Most often classrooms are either too cluttered or walls are stark and monotonous. The best would be a comfortable middle ground. In combination with colour, lighting is of utmost importance and natural light and full-spectrum lighting is the best.
The "blackboards" ideally should be green and not black, but are mostly white these days, although green is easier to look at over longer periods of time. Walls behind whiteboards should be of the same or slightly lighter reflectance value but don't match the wall colour to the whiteboard. Do not use white or off-white because of too little contrast, which is fatiguing to the eyes.
Desks and worktables should not be white or very pale. Again, watch out for the glare factor and keep surfaces matte and mid-toned. Wood and wood-like surfaces are excellent as long as they are not glossy.
For special needs children (and adults), stay away from large patterns; especially busy floor coverings, wall graphics and tile patterns. They can be visually ambiguous and confusing. The use of mirrors or glass partitions can also be a problem. Objects reflected in them can be disturbing and even frightening. If you are using so-called "Time-out" rooms for discipline purposes, remember, they should be friendly and home-like.
In conclusion we can say: too much colour, or colours that are too bright, can lead to overstimulation. Therefore it is vital to find a balance that enhances well-being, learning and concentration.
On one of my many seminar tours through England I saw a very successful colour design in a primary school in Brighton, UK where I had conducted professional Learning Styles development training for teachers. During the holidays they had transformed an old and ugly brick stone building into a cheerful learning space: each of the three floors had a different yet related colour scheme – brighter colours in the corridors and paler colours in the classrooms, allowing for dim and bright light areas. I heard that it was so beautiful kids would drag their parents in after the first few days of the school year exclaiming, "Look mum, look how cool my school is!"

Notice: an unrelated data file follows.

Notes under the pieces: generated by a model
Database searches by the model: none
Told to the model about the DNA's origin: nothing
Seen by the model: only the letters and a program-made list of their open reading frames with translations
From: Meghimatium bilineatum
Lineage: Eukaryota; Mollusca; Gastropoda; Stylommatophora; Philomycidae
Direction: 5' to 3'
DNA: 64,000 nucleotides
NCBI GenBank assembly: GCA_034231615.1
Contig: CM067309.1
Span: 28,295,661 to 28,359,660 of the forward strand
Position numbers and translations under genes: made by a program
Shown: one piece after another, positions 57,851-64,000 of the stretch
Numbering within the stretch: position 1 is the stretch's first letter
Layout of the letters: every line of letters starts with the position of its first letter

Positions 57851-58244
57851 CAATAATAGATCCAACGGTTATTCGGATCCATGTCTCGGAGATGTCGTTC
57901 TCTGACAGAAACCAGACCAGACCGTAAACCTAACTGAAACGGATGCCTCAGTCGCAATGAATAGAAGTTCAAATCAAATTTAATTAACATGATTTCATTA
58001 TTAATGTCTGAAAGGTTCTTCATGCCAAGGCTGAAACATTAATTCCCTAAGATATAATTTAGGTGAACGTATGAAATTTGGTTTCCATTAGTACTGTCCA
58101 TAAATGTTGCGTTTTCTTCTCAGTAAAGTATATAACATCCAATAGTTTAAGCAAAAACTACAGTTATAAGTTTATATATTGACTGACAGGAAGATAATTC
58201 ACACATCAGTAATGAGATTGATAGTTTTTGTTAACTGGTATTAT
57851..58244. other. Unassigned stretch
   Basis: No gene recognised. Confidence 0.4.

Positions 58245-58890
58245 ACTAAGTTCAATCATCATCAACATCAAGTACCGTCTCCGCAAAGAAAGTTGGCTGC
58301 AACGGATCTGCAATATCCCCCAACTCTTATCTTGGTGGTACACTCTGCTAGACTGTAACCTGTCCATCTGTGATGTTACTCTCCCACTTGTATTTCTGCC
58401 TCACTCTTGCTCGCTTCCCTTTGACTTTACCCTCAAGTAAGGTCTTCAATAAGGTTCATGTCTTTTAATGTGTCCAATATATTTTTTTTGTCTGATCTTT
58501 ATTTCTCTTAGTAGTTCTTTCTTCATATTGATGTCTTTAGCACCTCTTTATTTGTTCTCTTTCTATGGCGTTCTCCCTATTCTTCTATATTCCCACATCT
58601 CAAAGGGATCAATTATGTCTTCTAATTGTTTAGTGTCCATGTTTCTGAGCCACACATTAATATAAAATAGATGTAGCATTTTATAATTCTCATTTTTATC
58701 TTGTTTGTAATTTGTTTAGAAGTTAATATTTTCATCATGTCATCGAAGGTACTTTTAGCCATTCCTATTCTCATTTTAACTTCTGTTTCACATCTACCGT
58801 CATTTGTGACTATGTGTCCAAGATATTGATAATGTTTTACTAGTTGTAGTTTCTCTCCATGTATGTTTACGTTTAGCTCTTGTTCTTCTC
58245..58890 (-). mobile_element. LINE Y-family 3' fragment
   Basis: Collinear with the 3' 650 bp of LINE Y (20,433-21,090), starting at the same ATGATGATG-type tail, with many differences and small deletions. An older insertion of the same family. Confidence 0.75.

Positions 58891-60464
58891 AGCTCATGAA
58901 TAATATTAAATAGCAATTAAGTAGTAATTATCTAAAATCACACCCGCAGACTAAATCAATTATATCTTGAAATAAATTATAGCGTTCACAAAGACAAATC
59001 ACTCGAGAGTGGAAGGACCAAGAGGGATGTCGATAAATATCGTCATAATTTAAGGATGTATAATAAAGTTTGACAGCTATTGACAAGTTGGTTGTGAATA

In my next blog you can read about the importance of lighting in classrooms and learning environments in general.
Until then - colour your world beautiful!
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About Barbara Prashnig
Professor Barbara Prashnig, a pioneer und visionary in the field of style diversity in leaning and working as well as professional development. Her passion is to help people in difficult situations succeeding through better self knowledge. She is the Founding Director and CEO of Creative Learning Systems in Auckland, New Zealand.